The Sun and Moon dominated that earliest science because of their obvious regular presence. In fact those celestial rhythms actually were critical life events not just for humans but for all life on the planet. So, we should consider that astronomy is actually, an outgrowth from an innate dependence upon and awareness of solar and lunar cycles and events.
As we know from archaeological records and cultural histories it did not take long for humankind to look beyond the Sun and Moon. Regardless, the Sun and Moon remained the dominant celestial objects upon which both spiritual and cultural practices were derived.
It is not, therefore, a surprise that those ancient ones already had a well developed concept of astronomy. This concept includes both culturally infused and derived practices and beliefs regarding the Earth and its relationship with celestial bodies. Debra Davis points out from her website, the Woman Astronomer that:
"Native American Indians, from many tribes, have a legacy deeply rooted in the Sun. There were the Anasazi Sun watchers, the Priest of the Sun in the Zuni , and in Hopi villages, solar observations were made by the head of the society responsible for upcoming ceremonies to determine the date for rituals."
Ray Williamson, a professional astronomer and professor, expresses a similar observation in his book, "Living the Sky: The Cosmos of the American Indian" in which he states:
"Native Americans...connections to the rhythms of the cosmos were both strong and visibly evident."
In all of this, I try to place myself in the context of those times. Frustratingly, I really can't. My mind is too cluttered by ages of passed on interpretations by those before me. I suspect that the same thing confronted early man as individuals were torn between their own reactions and the explanations of their spiritual leaders. Regardless, science prospered, albeit slowly, but still prosperously. In this regard, a significant example is the alignment processes practiced not just by early Southwestern cultures, but throughout the ages across the world's early cultures.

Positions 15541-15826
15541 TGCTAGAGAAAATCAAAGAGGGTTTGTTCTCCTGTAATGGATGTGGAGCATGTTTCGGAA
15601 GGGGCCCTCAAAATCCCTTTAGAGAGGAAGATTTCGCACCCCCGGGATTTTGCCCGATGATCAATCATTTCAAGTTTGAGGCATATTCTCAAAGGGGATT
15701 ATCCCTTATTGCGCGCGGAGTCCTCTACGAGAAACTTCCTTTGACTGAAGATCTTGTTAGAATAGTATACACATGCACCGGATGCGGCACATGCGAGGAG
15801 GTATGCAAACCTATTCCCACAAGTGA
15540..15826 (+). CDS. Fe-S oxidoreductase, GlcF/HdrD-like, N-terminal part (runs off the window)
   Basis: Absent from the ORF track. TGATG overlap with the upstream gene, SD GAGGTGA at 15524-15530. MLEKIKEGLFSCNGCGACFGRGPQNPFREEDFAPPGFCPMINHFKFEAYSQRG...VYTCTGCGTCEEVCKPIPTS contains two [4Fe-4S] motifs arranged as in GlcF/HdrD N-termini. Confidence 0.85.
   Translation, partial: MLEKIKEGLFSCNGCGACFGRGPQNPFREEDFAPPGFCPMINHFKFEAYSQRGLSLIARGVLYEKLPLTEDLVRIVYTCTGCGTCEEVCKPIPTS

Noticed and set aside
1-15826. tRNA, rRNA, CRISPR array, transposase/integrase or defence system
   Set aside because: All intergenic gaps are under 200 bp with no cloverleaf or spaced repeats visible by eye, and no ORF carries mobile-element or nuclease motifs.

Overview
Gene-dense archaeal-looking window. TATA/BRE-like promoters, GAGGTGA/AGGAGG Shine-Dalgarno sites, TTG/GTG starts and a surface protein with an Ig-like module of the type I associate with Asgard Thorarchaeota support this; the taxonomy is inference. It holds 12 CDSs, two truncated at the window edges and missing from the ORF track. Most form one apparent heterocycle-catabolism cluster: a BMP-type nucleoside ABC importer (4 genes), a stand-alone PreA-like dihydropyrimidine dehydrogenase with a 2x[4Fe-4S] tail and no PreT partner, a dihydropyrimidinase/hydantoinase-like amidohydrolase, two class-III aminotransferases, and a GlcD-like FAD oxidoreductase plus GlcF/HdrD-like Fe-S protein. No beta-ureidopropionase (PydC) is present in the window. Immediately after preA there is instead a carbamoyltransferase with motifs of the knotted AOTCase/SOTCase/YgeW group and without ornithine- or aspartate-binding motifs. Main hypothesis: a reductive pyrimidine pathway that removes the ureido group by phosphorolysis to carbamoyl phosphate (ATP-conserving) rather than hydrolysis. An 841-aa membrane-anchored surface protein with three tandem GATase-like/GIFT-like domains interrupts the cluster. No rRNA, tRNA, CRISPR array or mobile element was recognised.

Perhaps one of the most dramatic expositions about the alignment practices used by all the ancient cultures that settled the Southwest is archaeologist James Jacobs web site report on what he has labeled the Chaco Meridian. I cite this as the first example because Chaco Canyon includes the most extensive and in many respects the most advanced area settled by the Anasazi. It is also at this site where there is an abundance of evidence of the ancient one's construction and use of astronomical observation sites.
Professional astronomer J. McKim Malville in his book: "Prehistoric Astronomy In The Southwest" talks about the "dome in the sky" and the use by the Anasazi and many other ancient cultures of the "gnomon" which is a straight stick placed upright in the ground so that its shadow serves as a marker for determining true North, South, East and West points of the compass. As the link above defines, the gnomon is now a scientific instrument. Well, it was that too when early human cultures used it to help create their calendars and other seasonal and spiritual markers. What is astounding is the amazing exchange of these techniques across global areas, time lines, and cultures. Discovery in this sense more closely resembles operative intuition and that is truly exciting.
I will stop at this point with the promise that in Part III of Sky Messages we will look further into early examples of archaeoastronomy. Following that, there will be ongoing articles on this subject along with other topics in the overall blog. Part III will also include an extensive reading list and links on archaeoastronomy. Please continue to follow along.
Image from: "Traditions of the Sun" a joint project of NASA, University of CA, NPS and several others.
ANASAZI DREAMS (c)2009 Waddell Robey All individual copyrights apply.